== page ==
Data transferred in plain-text form or in non-encrypted format can be intercepted, eavesdropped, compromised and stolen. Transactions performed online may involve submitting personal information such as credit card information, social security numbers, usernames and passwords. Cyber criminals who intercept unencrypted communications will gain full access to this data and can use it for fraudulent purchases and activities. Trust and security are what make people confident enough to provide private, sensitive information online. SSL certificates are what make a website trusted. Organizations must use an SSL certificate to secure their site if they wish to take online payments or expect their visitors to submit confidential information. Apart from building essential trust and security into your website, SSL certificates also help with SEO efforts now that Google is providing a ranking boost for pages that are served over https. One of the most important components of online business is creating a trusted environment where potential customers feel confident in making purchases. Browsers give visual cues, such as a lock icon or a green bar, to help visitors know when their connection is secured.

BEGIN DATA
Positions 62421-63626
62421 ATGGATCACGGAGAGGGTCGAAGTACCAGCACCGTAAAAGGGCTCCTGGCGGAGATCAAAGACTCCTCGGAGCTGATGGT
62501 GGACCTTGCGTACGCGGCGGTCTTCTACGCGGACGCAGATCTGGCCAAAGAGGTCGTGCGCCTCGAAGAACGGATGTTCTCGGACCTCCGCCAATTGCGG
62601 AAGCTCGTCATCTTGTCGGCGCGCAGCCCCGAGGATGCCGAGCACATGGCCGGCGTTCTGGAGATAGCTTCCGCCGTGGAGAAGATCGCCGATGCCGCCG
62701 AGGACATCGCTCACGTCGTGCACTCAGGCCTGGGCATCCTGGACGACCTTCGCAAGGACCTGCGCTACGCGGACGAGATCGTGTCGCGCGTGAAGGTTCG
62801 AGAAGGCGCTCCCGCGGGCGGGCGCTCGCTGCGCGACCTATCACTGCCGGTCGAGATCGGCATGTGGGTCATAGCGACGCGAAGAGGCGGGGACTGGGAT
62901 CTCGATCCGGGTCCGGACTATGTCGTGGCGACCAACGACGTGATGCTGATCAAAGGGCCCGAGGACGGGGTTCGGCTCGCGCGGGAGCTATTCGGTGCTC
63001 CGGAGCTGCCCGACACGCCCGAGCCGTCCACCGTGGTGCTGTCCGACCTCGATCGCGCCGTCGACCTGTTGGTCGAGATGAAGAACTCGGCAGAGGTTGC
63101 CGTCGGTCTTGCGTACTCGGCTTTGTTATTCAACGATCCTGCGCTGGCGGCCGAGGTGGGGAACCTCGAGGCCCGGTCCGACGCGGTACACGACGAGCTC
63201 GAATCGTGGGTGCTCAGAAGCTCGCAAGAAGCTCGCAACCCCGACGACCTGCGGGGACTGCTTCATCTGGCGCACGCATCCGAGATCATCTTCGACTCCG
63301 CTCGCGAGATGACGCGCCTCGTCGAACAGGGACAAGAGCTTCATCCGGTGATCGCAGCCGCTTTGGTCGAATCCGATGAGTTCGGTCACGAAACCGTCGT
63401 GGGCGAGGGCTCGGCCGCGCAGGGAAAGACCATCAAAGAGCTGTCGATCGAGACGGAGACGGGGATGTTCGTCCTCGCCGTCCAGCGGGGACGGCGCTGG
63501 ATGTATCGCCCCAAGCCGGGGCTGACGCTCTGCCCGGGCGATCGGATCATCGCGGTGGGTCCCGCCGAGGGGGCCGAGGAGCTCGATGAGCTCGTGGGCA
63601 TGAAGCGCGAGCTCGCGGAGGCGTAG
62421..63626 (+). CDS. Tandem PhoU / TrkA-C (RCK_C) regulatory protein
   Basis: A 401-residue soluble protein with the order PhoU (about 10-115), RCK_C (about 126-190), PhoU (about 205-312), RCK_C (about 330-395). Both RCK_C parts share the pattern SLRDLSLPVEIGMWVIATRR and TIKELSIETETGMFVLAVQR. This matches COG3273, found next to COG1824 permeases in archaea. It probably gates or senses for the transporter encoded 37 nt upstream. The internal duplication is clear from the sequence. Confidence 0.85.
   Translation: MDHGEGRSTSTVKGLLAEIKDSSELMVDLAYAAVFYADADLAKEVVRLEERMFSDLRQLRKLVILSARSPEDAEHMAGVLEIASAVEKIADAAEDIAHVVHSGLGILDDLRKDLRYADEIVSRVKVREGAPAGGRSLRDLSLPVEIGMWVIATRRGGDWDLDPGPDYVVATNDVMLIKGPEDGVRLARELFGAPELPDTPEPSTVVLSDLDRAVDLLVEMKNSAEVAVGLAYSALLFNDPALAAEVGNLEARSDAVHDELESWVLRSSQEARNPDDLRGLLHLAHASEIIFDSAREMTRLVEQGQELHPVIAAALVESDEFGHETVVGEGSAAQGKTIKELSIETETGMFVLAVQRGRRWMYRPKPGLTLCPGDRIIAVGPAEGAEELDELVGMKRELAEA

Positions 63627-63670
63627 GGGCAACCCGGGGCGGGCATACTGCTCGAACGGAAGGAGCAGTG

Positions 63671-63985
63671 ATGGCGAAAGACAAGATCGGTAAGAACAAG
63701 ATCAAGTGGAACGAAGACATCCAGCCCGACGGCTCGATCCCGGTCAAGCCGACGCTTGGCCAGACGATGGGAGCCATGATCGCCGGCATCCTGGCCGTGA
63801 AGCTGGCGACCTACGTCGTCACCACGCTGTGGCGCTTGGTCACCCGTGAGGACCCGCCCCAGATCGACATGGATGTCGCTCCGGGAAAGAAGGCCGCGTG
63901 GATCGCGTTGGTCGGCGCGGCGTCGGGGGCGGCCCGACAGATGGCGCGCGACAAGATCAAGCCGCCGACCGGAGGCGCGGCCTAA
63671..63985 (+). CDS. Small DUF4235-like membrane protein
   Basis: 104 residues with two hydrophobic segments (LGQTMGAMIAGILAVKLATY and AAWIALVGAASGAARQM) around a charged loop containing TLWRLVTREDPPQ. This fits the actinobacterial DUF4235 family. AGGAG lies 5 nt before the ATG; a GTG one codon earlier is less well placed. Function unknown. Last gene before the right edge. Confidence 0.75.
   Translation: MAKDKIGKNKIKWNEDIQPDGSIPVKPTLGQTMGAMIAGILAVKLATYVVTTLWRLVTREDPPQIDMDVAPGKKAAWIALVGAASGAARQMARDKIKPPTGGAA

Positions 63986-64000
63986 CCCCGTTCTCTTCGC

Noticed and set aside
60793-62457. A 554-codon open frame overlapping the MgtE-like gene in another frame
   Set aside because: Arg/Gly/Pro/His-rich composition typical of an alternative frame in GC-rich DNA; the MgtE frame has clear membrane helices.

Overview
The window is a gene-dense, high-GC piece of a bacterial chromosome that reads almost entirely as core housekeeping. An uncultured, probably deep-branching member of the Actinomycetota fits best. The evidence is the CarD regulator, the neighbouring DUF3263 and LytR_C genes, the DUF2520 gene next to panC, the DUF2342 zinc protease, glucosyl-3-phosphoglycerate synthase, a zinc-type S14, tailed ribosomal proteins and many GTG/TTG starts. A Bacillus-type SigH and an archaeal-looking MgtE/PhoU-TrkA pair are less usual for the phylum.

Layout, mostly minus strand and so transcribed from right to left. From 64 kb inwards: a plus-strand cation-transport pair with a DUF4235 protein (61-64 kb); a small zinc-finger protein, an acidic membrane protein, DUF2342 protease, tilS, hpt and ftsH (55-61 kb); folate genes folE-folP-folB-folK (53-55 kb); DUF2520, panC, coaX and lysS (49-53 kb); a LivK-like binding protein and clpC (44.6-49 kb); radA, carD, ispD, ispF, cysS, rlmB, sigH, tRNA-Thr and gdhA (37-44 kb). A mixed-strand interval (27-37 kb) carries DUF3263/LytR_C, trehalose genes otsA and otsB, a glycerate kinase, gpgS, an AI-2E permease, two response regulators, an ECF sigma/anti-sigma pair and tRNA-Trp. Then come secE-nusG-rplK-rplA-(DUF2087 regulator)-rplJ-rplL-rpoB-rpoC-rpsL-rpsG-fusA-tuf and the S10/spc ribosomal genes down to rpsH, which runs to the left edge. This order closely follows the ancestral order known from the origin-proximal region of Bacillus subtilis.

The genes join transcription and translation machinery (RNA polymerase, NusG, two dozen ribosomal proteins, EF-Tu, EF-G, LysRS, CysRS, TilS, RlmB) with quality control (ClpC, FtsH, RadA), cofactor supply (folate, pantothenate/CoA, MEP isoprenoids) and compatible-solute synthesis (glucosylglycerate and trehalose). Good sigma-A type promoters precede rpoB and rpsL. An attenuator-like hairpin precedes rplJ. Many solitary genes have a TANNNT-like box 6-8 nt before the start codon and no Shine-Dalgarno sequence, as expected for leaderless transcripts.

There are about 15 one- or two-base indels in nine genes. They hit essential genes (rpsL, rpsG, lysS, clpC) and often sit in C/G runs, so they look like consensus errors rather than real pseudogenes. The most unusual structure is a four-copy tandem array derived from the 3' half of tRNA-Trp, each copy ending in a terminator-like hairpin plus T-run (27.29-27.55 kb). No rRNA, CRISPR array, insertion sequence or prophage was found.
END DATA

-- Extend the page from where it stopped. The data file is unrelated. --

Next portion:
This SSL Checker via SSL Shopper will help you diagnose problems with your SSL certificate installation. You can verify the SSL certificate on your web server to make sure it is correctly installed, valid, trusted and doesn’t give any errors to any of your users. To use the SSL Checker, simply enter your server’s hostname (must be public) in the box below and click the Check SSL button.In almost all cases, if you want to quickly identify if you are using a secure website, there would be a lock icon next to the domain. Also, the domain would start off as https:// vs http://.
Before quickly dismissing your site as too small to be a target, keep in mind that most interceptions are done electronically without a human deciding who is attacked. A web creepy crawly doesn’t care how big you are or what you do for a living. They have one goal, and that is to find vulnerabilities. Once discovered, its dirty work begins. No site is too small to get hacked.